Sabatine adds: "These pharmacogenetic analyses require a strong understanding not only of statistics, but of genetics and clinical cardiology. If one doesn't have all those elements, it can be easy to fall into traps and make mistakes."

But Holmes and Hingorani, who are part of a genetics epidemiology group, but are also both physicians--with Hingorani holding qualifications in clinical pharmacology and internal medicine--say they stand by their review.

"We are interested in how genomic advances might be translated into clinical practice. We want to ensure that genetic tests are [held] to similar standards as other healthcare technologies, so it was our aim to conduct a critical appraisal of this particular test because it seems to be one that is closest to translation," Hingorani notes.

It was our aim to conduct a critical appraisal of this particular test, because it seems to be one that is closest to translation.

"We wanted to be as broad as possible, and the licensed indications for clopidogrel are wide-ranging," he added, in defense of the decision to include all of the studies that were incorporated. The range of trials is also "similar"--although more have been added--to those in another review, published in BMJ this summer [3], which came to an analogous conclusion: that the current evidence does not support the use of individualized antiplatelet regimens guided by CYP2C19 genotype, he argues.

Holmes also notes that the US FDA guidance related to this subject, issued 18 months ago, is not limited to only patients who undergo stenting, "so in the setting of the guidance, the broader analysis is more applicable."

Too Many Soft End Points?

In the meta-analysis, Holmes et al examined 32 studies that evaluated CYP2C19 genotyping as a predictor of response to clopidogrel therapy, including 42 016 patients reporting 3545 CVD events, 579 stent thromboses, and 1413 bleeding events. The analysis is unique and differs from previous ones in that studies were considered in two separate groups, Hingorani explains.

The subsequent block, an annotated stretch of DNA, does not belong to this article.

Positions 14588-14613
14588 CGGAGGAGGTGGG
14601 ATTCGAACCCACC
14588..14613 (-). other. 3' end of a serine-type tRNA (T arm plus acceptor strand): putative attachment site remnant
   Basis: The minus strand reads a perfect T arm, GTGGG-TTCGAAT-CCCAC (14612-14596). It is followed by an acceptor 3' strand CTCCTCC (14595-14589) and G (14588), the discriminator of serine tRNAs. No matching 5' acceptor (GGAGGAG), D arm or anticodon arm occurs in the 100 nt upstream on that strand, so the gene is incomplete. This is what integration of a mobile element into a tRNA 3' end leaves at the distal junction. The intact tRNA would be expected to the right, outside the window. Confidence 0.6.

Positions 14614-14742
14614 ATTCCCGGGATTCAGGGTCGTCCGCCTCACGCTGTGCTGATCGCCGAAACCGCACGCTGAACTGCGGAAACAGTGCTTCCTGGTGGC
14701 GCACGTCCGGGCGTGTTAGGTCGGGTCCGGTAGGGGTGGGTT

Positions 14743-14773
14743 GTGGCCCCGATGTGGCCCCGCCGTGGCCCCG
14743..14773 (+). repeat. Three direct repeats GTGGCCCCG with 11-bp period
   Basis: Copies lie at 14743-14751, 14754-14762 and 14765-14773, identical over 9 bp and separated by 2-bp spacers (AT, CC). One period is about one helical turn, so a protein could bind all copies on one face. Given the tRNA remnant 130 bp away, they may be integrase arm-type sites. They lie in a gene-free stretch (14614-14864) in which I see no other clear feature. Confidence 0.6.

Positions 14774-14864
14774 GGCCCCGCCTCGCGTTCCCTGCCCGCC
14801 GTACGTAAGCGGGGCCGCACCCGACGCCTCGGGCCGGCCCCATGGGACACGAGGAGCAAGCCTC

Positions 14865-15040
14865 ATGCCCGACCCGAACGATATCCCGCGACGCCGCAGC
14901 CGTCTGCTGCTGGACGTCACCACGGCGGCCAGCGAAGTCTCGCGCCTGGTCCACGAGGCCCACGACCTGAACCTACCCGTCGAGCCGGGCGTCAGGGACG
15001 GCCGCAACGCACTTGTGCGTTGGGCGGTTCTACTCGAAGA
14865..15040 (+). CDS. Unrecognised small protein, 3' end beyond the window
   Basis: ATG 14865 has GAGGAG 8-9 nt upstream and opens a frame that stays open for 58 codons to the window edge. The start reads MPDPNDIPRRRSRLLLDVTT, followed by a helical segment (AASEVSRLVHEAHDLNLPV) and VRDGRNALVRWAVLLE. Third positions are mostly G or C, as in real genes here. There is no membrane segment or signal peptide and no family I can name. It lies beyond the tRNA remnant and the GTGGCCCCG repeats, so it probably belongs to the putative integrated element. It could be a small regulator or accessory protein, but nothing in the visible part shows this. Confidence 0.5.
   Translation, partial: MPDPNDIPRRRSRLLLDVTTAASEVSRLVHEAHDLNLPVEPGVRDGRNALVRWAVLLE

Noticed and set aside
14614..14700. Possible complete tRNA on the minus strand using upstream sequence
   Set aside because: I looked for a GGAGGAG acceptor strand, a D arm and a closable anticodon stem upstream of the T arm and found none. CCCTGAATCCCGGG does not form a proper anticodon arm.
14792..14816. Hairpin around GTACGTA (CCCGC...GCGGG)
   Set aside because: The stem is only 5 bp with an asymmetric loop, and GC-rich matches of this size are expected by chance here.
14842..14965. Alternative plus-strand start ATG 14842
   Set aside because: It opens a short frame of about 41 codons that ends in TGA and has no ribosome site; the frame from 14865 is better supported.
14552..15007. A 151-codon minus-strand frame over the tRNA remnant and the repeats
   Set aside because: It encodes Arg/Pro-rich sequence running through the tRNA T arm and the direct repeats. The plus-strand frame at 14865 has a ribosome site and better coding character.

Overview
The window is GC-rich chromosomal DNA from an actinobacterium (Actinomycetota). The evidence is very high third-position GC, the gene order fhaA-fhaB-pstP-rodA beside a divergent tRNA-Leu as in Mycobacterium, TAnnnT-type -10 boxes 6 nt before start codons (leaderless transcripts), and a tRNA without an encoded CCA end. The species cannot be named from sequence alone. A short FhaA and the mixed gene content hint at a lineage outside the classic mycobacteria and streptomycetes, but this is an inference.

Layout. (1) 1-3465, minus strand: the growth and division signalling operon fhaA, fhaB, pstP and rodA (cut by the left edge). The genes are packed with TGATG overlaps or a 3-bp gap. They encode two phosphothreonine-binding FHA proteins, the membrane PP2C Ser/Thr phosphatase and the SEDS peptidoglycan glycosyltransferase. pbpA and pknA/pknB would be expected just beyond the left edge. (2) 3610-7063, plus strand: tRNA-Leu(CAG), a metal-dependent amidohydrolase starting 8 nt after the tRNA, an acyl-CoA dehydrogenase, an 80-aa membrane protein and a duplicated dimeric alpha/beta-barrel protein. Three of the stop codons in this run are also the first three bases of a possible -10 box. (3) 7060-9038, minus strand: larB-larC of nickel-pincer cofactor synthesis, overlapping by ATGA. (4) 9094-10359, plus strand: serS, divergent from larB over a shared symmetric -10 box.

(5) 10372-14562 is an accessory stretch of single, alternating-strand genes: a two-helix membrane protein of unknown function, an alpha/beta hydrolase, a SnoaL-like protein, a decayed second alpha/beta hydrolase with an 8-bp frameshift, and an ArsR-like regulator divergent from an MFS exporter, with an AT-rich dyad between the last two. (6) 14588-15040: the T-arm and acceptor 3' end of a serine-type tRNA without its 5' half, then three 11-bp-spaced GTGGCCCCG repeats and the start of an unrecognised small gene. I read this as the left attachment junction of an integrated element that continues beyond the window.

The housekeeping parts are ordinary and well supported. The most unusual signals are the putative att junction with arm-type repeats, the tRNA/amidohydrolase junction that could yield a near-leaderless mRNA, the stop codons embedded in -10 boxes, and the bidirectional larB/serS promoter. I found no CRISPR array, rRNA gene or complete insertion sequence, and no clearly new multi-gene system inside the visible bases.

Firstly, they took all those studies in which all patients were exposed to clopidogrel--26 in total--termed "treatment only" trials, and looked at the association of genotype with outcome. Individuals with one or more CYP2C19 alleles had lower levels of active clopidogrel metabolites, less platelet inhibition, lower risk of bleeding, and higher risk of CVD events (relative risk 1.18).

But there was evidence of publication bias among these studies, the authors say, whereby larger associations were reported among smaller studies (those with <99 events had a point estimate for hazard ratio for CV morbidity and mortality of 1.83). When analyses were restricted to studies with 200 or more events, the point estimate was 0.97, indicating no evidence of a less favorable outcome in slower metabolizers.

Nissen observes that "their careful attention to the issue of publication bias allowed the authors to more accurately assess the clinical relevance of slow metabolism of clopidogrel. The results are compelling."

The other part of the analysis centers on six randomized clinical trials in which subgroup analyses were used; patients had received clopidogrel or placebo, and had at least one CYP2C19 loss-of-function variant or not. This is "the most robust approach," noted Hingorani, and in these trials, the CYP2C19 genotype was not associated with the modification of the effect of clopidogrel on CVD end points or bleeding.

Sabatine points out that, while the subject of publication bias is well established, it is not the key issue here, and that a slightly biased result in the small studies would, by definition, have a small impact on the pooled results.

As well as the choice of trials to include, another vital component is what was included in the CV end points reviewed, he notes, with "soft" outcomes, such as rehospitalization for acute coronary syndrome and target vessel revascularization, incorporated.